May 23rd 2020
This past Sunday the pastor introduced his sermon by asking the congregation if they remembered a date when they had a significant spiritual experience. It got me thinking.
Friday, April 3rd, 2020 popped into my mind.
It’s a day I’ll not forget—perhaps my most significant spiritual moment of this pandemic.
At 1pm that day I had the privilege of telling the UrbanPromise staff during a Zoom meeting that we would not lay off anyone, we would continue to show up for our children and we would plan and prepare for a post-coronavirus Camden. In short—I told the team we were staying together and staying the course. I’ll admit, I was a little nervous leading up to the moment. Once I shared those words, I knew there was no turning back. Verbally making a promise to support the livelihood of 60+ staff and their families was daunting. Yet once the words were uttered there was also a sense of liberation. Commitments works that way. This commitment would define the future of UrbanPromise.
Making this promise may not seem like a big deal to you, but let me share some context. Our accountant closed March with a 50% shortfall in revenue, we had 3 weeks of cash in the bank, the stock market was in a free fall and our three fourth quarter fundraisers needed to be cancelled—events that typically generate a significant percentage of our annual budget. Economically vulnerable would accurately describe our organizational situation.
Some might argue it was irresponsible to make this kind of announcement to our staff. And looking through a certain lens you’re absolutely correct. If we based our decision on cash flow projections, the stock market, unemployment numbers and an uncertain economic forecast you would win the argument. Hands down.
UrbanPromise calls itself a “faith-based” organization. I often remind our team that “faith-based” has less to do with our doctrine and more to do with how we act as God’s people.
Actions speak louder than words—so what does it mean to act in faith in those moments when common sense and a shaky economic forecast suggest a more conservative path forward? At this particular moment being “faith-based” meant taking the proverbial leap of faith. Or as the late theologian William Sloan Coffin used to quip: “Jump first, then grow wings.”
I’ve come to believe that taking a leap of faith is often a critical first step in creating conditions for the miraculous to happen. It’s hard to put into words. But faith is more than an intellectual ascent to a set of propositional truths. Faith is action. Faith is committing beyond our human capabilities and placing ourselves in a vulnerable space....and hoping that God shows up.
Speaking of God and faith, I have a favorite quote I’ve returned to over the years—somewhat reluctantly at times, I’ll admit. The source slips my mind, but the words I’ve not forgotten: “Faith is putting ourselves in situations where, if God doesn’t show up, we’re in trouble.”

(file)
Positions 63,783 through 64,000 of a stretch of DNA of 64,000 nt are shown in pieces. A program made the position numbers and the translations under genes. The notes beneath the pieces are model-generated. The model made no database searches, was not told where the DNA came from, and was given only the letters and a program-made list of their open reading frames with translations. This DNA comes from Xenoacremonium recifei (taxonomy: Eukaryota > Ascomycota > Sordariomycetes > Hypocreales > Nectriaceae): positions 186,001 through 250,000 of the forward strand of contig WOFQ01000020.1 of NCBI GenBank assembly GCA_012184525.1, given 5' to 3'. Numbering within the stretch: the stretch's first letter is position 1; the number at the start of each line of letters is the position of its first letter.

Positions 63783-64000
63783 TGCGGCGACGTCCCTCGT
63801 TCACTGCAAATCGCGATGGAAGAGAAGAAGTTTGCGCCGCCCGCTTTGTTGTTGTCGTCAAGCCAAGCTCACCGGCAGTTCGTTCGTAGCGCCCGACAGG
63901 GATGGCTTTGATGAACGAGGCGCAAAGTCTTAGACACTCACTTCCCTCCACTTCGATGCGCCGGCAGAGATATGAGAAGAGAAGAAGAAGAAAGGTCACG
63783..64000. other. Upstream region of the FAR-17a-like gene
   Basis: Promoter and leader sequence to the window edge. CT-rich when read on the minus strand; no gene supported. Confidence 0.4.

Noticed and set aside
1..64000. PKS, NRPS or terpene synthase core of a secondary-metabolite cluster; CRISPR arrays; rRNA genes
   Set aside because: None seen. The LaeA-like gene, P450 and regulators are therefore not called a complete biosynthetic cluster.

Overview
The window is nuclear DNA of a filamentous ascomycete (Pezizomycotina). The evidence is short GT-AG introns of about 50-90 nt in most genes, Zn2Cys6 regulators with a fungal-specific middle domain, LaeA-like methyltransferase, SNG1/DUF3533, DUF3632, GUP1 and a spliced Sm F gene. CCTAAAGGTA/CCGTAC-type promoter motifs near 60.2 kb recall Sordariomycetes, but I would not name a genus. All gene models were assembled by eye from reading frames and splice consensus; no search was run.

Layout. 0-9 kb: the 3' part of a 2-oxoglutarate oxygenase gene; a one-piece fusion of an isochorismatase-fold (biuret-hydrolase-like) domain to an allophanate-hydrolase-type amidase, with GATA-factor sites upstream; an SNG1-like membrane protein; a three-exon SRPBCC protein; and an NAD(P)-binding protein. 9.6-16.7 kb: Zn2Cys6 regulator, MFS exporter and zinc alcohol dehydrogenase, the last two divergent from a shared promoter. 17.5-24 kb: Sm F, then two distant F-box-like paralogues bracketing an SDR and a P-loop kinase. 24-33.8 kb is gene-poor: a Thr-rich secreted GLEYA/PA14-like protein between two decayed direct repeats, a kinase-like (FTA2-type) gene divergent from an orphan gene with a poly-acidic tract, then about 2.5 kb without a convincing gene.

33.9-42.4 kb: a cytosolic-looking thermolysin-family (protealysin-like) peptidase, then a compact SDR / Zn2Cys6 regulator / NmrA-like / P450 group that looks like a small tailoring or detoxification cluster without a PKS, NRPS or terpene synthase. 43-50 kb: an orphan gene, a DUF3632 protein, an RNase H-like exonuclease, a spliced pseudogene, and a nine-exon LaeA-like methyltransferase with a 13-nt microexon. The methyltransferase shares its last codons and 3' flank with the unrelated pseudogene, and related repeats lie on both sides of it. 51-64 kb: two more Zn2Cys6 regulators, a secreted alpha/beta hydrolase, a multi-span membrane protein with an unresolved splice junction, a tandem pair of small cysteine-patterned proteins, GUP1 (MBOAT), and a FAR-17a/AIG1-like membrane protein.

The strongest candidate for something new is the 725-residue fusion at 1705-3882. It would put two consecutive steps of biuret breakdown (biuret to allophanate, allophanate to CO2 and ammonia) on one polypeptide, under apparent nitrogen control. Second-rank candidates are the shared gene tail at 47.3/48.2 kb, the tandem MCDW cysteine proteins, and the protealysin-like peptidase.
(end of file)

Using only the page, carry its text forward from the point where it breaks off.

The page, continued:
For those familiar with the scriptures, you’ll probably agree that this quote is rooted in an observable and repeated pattern. Page after page the Bible records stories about ordinary people who put themselves in situations where....if God doesn’t show up....they’re in trouble.
There’s Moses. Waist deep in the Red Sea with Pharaoh’s army closing in.....God needs to show up. There’s this young boy David up against a rather large giant named Goliath....God needs to show up. There’s Gideon. Joseph in the Egyptian jail. The young men who take a stand against an egotistical king name Nebuchadnezzar and find themselves in a fiery furnace. The widow who gives all her resources. The disciples who respond to the simple words, “Follow me.” An active faith places these characters in situations where God needs to show up...or they are in trouble.
Seven weeks have passed since I first made the announcement to the staff. As a community we have truly experienced the miraculous. God has shown up. We’ve made payroll every week. Our donors and partners have responded with humbling generosity and sacrifice. For the first time in 32 years our organization received assistance through a federal government program called the CARES Act.
Programs have continued—although taking new forms. Most importantly the faith of our people has been deepened as we’ve supported, encouraged and ministered to one another, our youth and our families. Something powerful is happening.
When the dust settles from this pandemic, my hope is that we can all point to a defining moment—a memorable moment when we experienced the miraculous because we took a leap of faith. Einstein put it best: “There are two ways to live: you can live as if nothing is a miracle; you can live as if everything is a miracle.” I’m choosing the latter.